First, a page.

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Substance use - LSD

Substance abuse - LSD; Drug abuse - LSD; Drug use - LSD; Lysergic acid diethylamide; Hallucinogen - LSD

Description

LSD stands for lysergic acid diethylamide. It is an illegal street drug that comes as a white powder or clear colorless liquid. It is available in powder, liquid, tablet, or capsule form. LSD is usually taken by mouth. Some people inhale it through the nose (snort) or inject it into a vein (shooting up).

Street names for LSD include acid, blotter, blotter acid, blue cheer, electric Kool-Aid, hits, Lucy in the sky with diamonds, mellow yellow, microdots, purple haze, sugar cubes, sunshine tabs, and window pane.

LSD's Effects on Your Brain

LSD is a mind-altering drug. This means it acts on your brain (central nervous system) and changes your mood, behavior, and the way you relate to the world around you. LSD affects the action of a brain chemical called serotonin. Serotonin helps control behavior, mood, the senses, and thinking.

LSD is in a class of drugs called hallucinogens. These are substances that cause hallucinations. These are things that you see, hear, or feel while awake that appear to be real, but instead of being real, they have been created by the mind. LSD is a very strong hallucinogen. Only a tiny amount is needed to cause effects such as hallucinations.

LSD users call their hallucinogenic experiences "trips." Depending on how much you take and how your brain responds, a trip may be "good" or "bad."

A good trip may be stimulating and pleasurable and make you feel:

A bad trip can be very unpleasant and frightening:

The danger of LSD is that its effects are unpredictable. This means when you use it, you do not know if you will have a good trip or a bad trip.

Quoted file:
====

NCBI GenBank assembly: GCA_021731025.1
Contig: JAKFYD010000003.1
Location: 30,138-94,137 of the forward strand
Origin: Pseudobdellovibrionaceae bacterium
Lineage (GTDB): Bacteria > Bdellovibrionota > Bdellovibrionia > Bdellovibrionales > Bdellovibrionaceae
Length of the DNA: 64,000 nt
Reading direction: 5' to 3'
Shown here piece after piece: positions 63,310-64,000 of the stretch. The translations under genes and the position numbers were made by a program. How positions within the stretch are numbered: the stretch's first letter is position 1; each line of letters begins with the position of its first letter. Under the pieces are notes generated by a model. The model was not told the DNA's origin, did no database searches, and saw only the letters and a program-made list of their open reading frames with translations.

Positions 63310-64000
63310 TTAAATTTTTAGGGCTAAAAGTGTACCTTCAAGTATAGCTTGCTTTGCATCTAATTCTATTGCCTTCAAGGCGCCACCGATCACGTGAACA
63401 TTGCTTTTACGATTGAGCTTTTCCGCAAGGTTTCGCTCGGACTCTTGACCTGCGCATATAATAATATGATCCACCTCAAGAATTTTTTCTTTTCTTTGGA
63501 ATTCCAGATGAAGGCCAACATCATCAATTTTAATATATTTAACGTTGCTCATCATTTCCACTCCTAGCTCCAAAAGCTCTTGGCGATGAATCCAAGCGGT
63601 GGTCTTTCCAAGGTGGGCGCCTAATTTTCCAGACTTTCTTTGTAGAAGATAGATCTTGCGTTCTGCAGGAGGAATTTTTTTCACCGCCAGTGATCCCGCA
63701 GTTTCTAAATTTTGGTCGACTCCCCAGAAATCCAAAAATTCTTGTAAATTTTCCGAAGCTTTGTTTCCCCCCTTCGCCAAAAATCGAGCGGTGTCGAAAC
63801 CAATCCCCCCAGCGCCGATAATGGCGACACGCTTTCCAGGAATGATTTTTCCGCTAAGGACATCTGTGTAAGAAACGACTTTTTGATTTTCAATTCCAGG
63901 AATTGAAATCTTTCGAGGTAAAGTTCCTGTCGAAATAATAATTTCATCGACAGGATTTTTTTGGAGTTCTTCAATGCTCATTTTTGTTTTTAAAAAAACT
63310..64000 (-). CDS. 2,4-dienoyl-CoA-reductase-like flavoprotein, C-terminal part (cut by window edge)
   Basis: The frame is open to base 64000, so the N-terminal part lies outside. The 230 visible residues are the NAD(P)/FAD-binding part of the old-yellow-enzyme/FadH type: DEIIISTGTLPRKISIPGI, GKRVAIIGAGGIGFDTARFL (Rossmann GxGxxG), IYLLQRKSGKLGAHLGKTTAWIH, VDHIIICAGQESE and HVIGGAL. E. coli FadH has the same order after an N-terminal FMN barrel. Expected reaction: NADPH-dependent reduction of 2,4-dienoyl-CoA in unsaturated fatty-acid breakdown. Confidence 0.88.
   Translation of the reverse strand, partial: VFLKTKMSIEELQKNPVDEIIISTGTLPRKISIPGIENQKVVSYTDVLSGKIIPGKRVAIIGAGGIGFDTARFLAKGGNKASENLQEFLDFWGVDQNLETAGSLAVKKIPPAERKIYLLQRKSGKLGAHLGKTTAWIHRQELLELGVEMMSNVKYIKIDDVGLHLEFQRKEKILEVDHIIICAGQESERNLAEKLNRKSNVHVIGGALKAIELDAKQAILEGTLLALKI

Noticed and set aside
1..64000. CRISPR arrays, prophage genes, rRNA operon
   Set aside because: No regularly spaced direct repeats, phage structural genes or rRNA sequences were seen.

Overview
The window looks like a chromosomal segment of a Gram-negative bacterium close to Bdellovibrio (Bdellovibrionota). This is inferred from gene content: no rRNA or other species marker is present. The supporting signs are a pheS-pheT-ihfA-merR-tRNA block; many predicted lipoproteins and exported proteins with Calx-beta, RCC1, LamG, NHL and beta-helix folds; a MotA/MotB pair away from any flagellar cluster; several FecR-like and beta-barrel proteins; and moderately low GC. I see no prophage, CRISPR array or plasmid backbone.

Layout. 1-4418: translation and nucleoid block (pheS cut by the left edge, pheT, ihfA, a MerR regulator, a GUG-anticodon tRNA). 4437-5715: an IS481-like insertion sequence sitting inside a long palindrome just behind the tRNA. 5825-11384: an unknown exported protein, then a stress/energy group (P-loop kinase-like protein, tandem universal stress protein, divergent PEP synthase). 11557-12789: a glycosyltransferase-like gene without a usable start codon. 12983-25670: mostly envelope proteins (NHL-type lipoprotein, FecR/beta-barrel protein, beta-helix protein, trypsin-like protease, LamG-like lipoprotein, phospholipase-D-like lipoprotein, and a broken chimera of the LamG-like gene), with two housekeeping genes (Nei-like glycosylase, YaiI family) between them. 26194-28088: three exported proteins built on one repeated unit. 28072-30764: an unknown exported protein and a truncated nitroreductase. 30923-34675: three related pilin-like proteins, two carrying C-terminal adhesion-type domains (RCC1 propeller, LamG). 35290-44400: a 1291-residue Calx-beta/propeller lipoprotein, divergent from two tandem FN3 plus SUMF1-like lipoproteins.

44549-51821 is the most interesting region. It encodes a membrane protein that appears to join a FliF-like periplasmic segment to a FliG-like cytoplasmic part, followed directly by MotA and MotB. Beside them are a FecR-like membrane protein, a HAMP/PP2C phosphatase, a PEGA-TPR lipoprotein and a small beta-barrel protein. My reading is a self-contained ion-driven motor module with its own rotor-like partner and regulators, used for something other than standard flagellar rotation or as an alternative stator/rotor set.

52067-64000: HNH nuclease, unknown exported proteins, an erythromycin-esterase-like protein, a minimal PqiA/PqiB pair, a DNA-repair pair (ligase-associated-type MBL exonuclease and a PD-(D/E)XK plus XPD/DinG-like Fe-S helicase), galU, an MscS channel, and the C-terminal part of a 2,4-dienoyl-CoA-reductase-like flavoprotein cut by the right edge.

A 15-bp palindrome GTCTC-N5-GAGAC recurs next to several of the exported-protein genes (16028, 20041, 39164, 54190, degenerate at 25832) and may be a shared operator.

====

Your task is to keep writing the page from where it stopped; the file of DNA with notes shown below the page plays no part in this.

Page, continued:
How fast you feel the effects of LSD depends on how you use it:

Harmful Effects of LSD

LSD can harm the body in different ways and lead to health problems such as:

Some LSD users have flashbacks. This is when parts of the drug experience, or trip, return, even without using the drug again. Flashbacks occur during times of increased stress. Flashbacks tend to occur less often and less intensely after stopping use of LSD. Some users who have frequent flashbacks have a hard time living their daily life.

Tolerance to LSD

LSD is not known to be addicting. But frequent use of LSD can lead to tolerance. Tolerance means you need more and more LSD to get the same high.

Treatment Options

Treatment begins with recognizing there is a problem. Once you decide you want to do something about your LSD use, the next step is getting help and support.

Treatment programs use behavior change techniques through counseling (talk therapy). The goal is to help you understand your behaviors and why you use LSD. Involving family and friends during counseling can help support you and keep you from going back to using (relapsing).

Because LSD use may cause mental problems, medicines may be also prescribed to help treat symptoms of anxiety, depression, or schizophrenia.

Your Ongoing Recovery

As you recover, focus on the following to help prevent relapse:

Resources

Resources that may help you on your road to recovery include:

Your workplace employee assistance program (EAP) is also a good resource.

When to Call the Doctor

Call for an appointment with your health care provider if you or someone you know is using LSD and needs help stopping.

References

Kowalchuk A, Reed BC. Substance use disorders. In: Rakel RE, Rakel DP, eds. Textbook of Family Medicine. 9th ed. Philadelphia, PA: Elsevier Saunders; 2016:chap 50.

National Institute on Drug Abuse website. Research report series: hallucinogens and dissociative drugs. www.drugabuse.gov/sites/default/files/hallucinogensrrs.pdf. Updated January 2014. Accessed June 1, 2018.

Weiss RD. Drugs of abuse. In: Goldman L, Schafer AI, eds. Goldman-Cecil Medicine. 25th ed. Philadelphia, PA: Elsevier Saunders; 2016:chap 34.

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Review Date: 5/5/2018  

Reviewed By: Fred K. Berger, MD, addiction and forensic psychiatrist, Scripps Memorial Hospital, La Jolla, CA. Also reviewed by David Zieve, MD, MHA, Medical Director, Brenda Conaway, Editorial Director, and the A.D.A.M. Editorial team.

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